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Dev By RayRay

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6 JavaScript Features to improve your JavaScript skills in 2022

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Recently all major browsers updated their JavaScript features. So in this post, I will dive into these six features worth mentioning to improve your JavaScript skills in 2022.

These features are both very new features and features that improve the already existing functionality in JavaScript.

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1. Get JavaScript Array item with Array.at()

Before

Lets start with the Array.at() method. Since the early days of JavaScript, we have been using this syntax to get a specific element with a known index from an Array.

const array = [0, 1,2,3,4,5,6,7,8,9] const firstElement = array[0]; const fourthElement = array[3] const lastElement = array[array.length - 1]; const thirdLastElement = array[array.length - 3];

After

For now, this works perfectly fine. But array.at() can be more readable. So with this method, we can write the code from above in a more readable manner.

const array = [0, 1,2,3,4,5,6,7,8,9] const firstElement = array.at(0); const fourthElement = array.at(3) const lastElement = array.at(-1); const thirdLastElement = array.at(-3);

The syntax becomes shorter, especially with the last or nth-last elements.

If the Array index doesnt exist, you still get an undefined value back, so nothing has changed there.

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Browser support

The browser support is perfect, in my opinion. Hopefully, you dont need to support old Internet Explorer browsers because they lack support. Find more information and examples in de MDN Web Docs.

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2. Deep copy a JavaScript Object with structuredClone()

If you want to create a copy of a JavaScript Object, it becomes a shallow copy most of the time.

Spread operator copy

const myBrowser = { language: 'JavaScript', framework: 'Angular', browser: 'Brave', os: 'Windows 11', date: { time: new Date().getTime(), date: null } } const myBrowserShallowCopy = {...myBrowser}; console.log('before myBrowser:', myBrowser); console.log('before myBrowserShallowCopy:', myBrowserShallowCopy); myBrowserShallowCopy.browser = 'Chrome'; console.log('after update myBrowser:', myBrowser); console.log('after update myBrowserShallowCopy:', myBrowserShallowCopy); myBrowser.date.date = new Date(); console.log('after update original myBrowser:', myBrowser); console.log('after update original myBrowserShallowCopy:', myBrowserShallowCopy);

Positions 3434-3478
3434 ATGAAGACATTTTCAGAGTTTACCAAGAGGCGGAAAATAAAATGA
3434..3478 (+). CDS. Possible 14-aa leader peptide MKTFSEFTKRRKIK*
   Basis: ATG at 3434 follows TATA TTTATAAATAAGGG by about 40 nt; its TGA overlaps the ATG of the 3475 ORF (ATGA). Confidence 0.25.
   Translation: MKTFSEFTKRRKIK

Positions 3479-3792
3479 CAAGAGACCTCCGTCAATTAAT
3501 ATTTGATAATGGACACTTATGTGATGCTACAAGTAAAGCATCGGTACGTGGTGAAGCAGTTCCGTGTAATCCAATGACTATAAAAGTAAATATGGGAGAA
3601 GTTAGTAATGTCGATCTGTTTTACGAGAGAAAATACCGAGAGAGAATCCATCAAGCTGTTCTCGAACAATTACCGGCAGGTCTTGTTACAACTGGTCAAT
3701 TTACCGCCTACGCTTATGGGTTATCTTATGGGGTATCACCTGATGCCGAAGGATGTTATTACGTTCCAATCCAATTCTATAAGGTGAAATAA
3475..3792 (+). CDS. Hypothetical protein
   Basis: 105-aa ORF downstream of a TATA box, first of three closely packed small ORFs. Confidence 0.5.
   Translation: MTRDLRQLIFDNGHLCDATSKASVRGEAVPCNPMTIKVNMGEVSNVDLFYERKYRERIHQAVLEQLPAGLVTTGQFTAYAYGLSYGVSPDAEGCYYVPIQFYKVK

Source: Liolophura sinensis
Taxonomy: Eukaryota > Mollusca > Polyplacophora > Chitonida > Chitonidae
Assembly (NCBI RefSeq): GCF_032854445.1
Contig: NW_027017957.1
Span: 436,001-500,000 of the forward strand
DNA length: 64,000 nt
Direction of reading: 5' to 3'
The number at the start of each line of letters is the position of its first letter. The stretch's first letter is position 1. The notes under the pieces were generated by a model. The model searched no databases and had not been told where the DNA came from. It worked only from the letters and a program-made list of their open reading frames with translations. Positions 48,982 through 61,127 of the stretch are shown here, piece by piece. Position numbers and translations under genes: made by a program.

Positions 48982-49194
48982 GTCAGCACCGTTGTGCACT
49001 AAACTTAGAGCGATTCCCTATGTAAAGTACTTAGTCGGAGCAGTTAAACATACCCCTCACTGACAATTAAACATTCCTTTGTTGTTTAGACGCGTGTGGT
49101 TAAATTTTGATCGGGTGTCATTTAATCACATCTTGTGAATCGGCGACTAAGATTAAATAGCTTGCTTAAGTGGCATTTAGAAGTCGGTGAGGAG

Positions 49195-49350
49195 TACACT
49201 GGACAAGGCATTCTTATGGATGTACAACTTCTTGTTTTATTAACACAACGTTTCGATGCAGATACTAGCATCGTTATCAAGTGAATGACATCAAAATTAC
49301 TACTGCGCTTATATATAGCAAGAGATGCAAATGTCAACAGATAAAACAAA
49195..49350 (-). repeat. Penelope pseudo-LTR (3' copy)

This means that updating a nested property (not a top-level property) will also affect the shallow copy.

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JSON Parse & Stringify

Making deep copies require something more. We need JSON.parse(JSON.stringify(object)) for that. It feels like a hack, but it gets the job done.

const myBrowser = { language: 'JavaScript', framework: 'Angular', browser: 'Brave', os: 'Windows 11', date: { time: new Date().getTime(), date: null } } const myBrowserCopy = JSON.parse(JSON.stringify(myBrowser)); console.log('before myBrowser:', myBrowser); console.log('before myBrowserCopy:', myBrowserCopy); myBrowserCopy.browser = 'Chrome'; console.log('after update myBrowser:', myBrowser); console.log('after update myBrowserCopy:', myBrowserCopy); myBrowser.date.date = new Date(); console.log('after update original myBrowser:', myBrowser); console.log('after update original myBrowserCopy:', myBrowserCopy);

When you run this code, you will see that the original myBrowser is being updated, but the deep copy myBrowserCopy is not updated. So with JSON.parse(JSON.stringify(object)) you can create deep copies.

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StructuredClone()

You can use a more straightforward method to create deep copies of your objects.

const myBrowser = { language: 'JavaScript', framework: 'Angular', browser: 'Brave', os: 'Windows 11', date: { time: new Date().getTime(), date: null } } const myBrowserCopy = structuredClone(myBrowser); console.log('before myBrowser:', myBrowser); console.log('before myBrowserCopy:', myBrowserCopy); myBrowserCopy.browser = 'Chrome'; console.log('after update myBrowser:', myBrowser); console.log('after update myBrowserCopy:', myBrowserCopy); myBrowser.date.date = new Date(); console.log('after update original myBrowser:', myBrowser); console.log('after update original myBrowserCopy:', myBrowserCopy);

As you can see, this method has better readability because it says you make a clone of that object.

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Browser support